We must appreciate our core self, who we really are, independent of our accomplishments; we must believe that we deserve to be happy; we must feel that we are worthy by virtue of our existence.

—Tal Ben-Shahar, Happier (2007)

Off Cuts, Part 2

Some more odds and ends to mull…

In my London art trip, I was intrigued by about two collection-based venues; both in Camden and both new to me. The current shows were interesting enough, but I am more intrigued by the spaces and the ambitious, cutting-edge contemporary art they will show.

David Roberts Art Foundation is “an independent, non-profit foundation” founded in 2007 and seems to aggressively collect and exhibit contemporary art, including the work of younger artists. I really loved the experimental, questioning nature outlined in the exhibition pamphlet:

a museum is a production site, a site that not only presents and describes an existing context, but generates new contexts, a site where artists, curators, critics and other stakeholders can produce, share, discuss, act and interact, where visitors are co-producers, and where the machinery of exhibitions produces prototypes, experiences, catalysts for thought….

I liked this too:

An artwork is a system that cannot be reduced only to an object or an index (certificat, instructions, etc.). It also includes the histories (material and conceptual), the trajectories (physical or virtual) and the narratives (past or to come) generated by the artwork: this is what this programme will research.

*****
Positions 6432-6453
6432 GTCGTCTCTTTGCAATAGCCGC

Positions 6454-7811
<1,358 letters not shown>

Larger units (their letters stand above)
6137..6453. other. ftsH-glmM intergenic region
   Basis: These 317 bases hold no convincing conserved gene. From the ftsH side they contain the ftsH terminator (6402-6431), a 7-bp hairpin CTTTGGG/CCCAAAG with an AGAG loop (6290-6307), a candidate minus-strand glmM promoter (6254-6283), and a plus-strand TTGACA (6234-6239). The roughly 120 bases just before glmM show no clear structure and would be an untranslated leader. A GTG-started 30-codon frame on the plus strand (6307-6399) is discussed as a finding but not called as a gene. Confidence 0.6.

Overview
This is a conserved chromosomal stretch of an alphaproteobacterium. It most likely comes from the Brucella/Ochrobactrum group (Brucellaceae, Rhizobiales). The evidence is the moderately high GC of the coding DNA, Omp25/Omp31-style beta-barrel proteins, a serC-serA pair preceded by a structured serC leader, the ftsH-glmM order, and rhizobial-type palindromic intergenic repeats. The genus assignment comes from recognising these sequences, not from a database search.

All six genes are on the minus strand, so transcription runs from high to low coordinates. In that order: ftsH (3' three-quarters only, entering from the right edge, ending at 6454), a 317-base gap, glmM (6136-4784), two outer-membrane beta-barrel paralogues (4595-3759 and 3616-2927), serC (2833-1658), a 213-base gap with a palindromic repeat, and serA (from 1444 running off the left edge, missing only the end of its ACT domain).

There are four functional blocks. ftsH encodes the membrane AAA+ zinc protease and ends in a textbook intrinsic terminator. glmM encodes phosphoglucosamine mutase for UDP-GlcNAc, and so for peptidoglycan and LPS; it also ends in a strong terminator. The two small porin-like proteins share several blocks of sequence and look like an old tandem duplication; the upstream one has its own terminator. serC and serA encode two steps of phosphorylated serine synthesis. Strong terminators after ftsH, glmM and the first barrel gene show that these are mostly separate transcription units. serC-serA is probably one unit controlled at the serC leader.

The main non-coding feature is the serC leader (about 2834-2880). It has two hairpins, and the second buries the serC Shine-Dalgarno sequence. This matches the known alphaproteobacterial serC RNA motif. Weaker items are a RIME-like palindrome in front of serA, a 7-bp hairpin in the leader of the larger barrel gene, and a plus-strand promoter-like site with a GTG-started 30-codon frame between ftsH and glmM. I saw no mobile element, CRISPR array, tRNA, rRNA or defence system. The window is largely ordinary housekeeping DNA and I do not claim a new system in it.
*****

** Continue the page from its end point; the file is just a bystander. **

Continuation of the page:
Study is not an attempt to capture or seize but a methodology of encounter and the insistence on the provisional as both form and content within the process of research.

Read more here (click on A House of Leaves. First Movement).

Gerhard Richter Fuji, 1996 Oil on alucobond. David Roberts Collection // Source:

Gerhard Richter, Fuji, 1996 Oil on alucobond. David Roberts Collection // Source:

Small but stunning Richter on view in A House of Leaves as of two weeks ago; it’s an ever-unfolding exhibition so who knows what’s on now?

While DRAF is housed in an industrial brick warehouse in an alley off of the high street, the Zabludowich Collection is sited in an imposing church in a residential street.

Founded in 1994, the Zabludowich Collection “exhibits in venues in the UK, USA and Finland” and “actively creates new opportunities for audiences to engage with emerging art.”

Matthew Darbyshire, Showhome, 2012 // Source: